Killeen city leaders to consider housing assistance grant worth more than $239,000

Posted at 11:07 PM, Feb 08, 2021
and last updated 2021-02-09 00:07:25-05

KILLEEN, TX — Killeen City Council will consider accepting a $239,000 grant from the Texas Department of Housing and Community to help with emergency rental assistance.

Eligible households must have incomes at or below 80% of Area Median Income (AMI).

The program can pay up to six months of an eligible household's rent, including rent in arrears, with at least one of those months covering a month of future rent or for rental payments going forward. Any rental payments going forward must be for consecutive months, with a limit of six months.

The money will also help fund the Texas Eviction Diversion Program.

“The difference in that, one is that will potentially allow us to pay a deposit and first month’s rent for those citizens that have been evicted or whose landlords do not want to participate in the funding through the City or the government,” said Killeen City Councilwoman Mellisa Brown.

Ten percent of funds are for the Texas Eviction Diversion Program. The program provides rental assistance to tenants who have been sued for eviction, providing the landlord and tenant an alternative to eviction. It also allows eligible applicants who have fallen behind on their rent because of the impact of COVID-19 and whose landlords have initiated eviction proceedings to stay in their homes

With a diversion program, citizens who qualify need to be referred to the program by a county judge.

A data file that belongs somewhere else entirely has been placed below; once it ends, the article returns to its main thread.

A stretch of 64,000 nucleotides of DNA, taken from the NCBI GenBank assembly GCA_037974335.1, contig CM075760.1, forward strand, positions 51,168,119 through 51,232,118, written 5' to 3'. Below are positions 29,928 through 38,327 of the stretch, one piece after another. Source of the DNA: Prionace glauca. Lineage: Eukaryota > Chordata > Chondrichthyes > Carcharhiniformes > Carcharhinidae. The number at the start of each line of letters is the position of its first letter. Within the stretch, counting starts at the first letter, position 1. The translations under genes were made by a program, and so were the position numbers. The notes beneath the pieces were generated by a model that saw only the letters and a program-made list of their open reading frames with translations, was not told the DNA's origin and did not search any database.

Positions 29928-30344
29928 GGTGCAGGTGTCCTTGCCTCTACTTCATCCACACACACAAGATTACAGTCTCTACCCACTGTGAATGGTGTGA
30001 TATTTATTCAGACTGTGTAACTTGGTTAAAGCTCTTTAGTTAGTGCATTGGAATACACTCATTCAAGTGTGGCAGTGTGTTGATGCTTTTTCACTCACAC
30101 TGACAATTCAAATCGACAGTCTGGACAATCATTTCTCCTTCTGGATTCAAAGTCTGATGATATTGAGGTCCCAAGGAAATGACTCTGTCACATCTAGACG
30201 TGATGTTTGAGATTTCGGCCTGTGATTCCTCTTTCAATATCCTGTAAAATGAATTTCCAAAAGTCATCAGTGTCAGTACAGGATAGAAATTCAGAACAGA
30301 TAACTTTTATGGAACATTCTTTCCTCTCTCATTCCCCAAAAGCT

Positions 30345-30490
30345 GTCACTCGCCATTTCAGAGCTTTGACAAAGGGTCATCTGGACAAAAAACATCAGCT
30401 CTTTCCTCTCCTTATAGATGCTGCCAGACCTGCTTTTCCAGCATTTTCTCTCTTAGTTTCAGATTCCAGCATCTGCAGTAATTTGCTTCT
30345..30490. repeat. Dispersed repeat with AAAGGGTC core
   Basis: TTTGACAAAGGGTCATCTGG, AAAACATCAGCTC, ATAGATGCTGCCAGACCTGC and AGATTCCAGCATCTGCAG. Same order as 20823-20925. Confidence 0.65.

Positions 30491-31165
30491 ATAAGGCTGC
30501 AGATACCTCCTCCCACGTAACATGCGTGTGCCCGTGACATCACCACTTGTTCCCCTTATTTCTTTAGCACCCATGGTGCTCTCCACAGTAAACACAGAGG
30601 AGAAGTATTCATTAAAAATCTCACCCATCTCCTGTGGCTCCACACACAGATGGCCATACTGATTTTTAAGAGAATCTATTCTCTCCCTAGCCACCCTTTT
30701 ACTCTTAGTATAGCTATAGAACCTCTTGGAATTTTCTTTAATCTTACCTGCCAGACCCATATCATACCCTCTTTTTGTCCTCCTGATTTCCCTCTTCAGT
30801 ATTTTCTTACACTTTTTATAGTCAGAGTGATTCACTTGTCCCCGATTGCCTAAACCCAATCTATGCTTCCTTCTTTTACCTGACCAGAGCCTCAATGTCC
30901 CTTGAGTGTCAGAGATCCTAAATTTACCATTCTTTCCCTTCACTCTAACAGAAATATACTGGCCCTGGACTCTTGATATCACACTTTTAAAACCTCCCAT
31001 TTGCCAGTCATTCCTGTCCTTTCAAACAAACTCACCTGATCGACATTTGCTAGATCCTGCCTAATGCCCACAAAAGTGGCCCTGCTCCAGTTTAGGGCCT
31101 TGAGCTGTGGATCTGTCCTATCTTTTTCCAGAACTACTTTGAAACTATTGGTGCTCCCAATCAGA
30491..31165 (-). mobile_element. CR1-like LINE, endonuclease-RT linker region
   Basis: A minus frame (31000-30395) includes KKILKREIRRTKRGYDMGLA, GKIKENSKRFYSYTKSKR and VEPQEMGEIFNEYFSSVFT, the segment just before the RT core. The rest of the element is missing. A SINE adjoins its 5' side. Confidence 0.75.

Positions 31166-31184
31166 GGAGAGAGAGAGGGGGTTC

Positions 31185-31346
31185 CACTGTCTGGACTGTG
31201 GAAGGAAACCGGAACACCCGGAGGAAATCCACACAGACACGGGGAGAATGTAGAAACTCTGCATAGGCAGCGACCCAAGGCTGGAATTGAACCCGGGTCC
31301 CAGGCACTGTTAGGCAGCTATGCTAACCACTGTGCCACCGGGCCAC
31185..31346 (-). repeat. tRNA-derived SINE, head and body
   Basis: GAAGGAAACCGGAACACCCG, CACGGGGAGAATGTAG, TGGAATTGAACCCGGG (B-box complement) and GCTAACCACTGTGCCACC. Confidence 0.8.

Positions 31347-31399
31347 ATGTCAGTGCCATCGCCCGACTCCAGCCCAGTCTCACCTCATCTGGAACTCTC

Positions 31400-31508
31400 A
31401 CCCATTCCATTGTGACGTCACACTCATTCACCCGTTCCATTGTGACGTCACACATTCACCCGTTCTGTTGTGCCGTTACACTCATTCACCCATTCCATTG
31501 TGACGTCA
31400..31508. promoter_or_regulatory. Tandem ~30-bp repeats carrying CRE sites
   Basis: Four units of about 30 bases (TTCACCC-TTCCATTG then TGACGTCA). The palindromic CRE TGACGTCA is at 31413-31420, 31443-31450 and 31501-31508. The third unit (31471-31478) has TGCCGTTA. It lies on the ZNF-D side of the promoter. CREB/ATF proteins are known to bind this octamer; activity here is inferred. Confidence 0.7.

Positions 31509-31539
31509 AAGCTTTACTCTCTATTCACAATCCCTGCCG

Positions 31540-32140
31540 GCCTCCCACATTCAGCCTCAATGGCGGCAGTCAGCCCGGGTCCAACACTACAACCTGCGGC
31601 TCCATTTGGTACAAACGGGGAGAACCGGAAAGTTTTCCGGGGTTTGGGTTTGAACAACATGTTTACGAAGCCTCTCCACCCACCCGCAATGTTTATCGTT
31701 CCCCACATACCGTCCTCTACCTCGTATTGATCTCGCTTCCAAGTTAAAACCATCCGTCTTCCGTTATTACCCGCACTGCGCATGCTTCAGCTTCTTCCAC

It’s been nearly a year since the pandemic, and a lot of Central Texans are still desperate for help to pay rent, utilities and more housing bills.

“Just at the beginning of the year, we finally got our funding for the second round of emergency CARES Act rental assistance. What’s in a couple weeks, we’ve expended all of those funds,” said Brown.

There’s also a lot of people, like LaShawn Bell, who didn’t quite qualify for rental assistance or unemployment and took out loans or took on multiple jobs to make ends meet.

“I don’t have a personal computer to do it, and a lot of these jobs are not giving out personal computers. All these other jobs that you can actually go in, they're not enough to pay my bills and minimum wage jobs,” she said.

Bell says she’s had to take time to care for her sick friends and family members, but bills continue to pile up.

The Killeen City Council will be meeting to discuss and vote on accepting the grant money during their meeting Tuesday.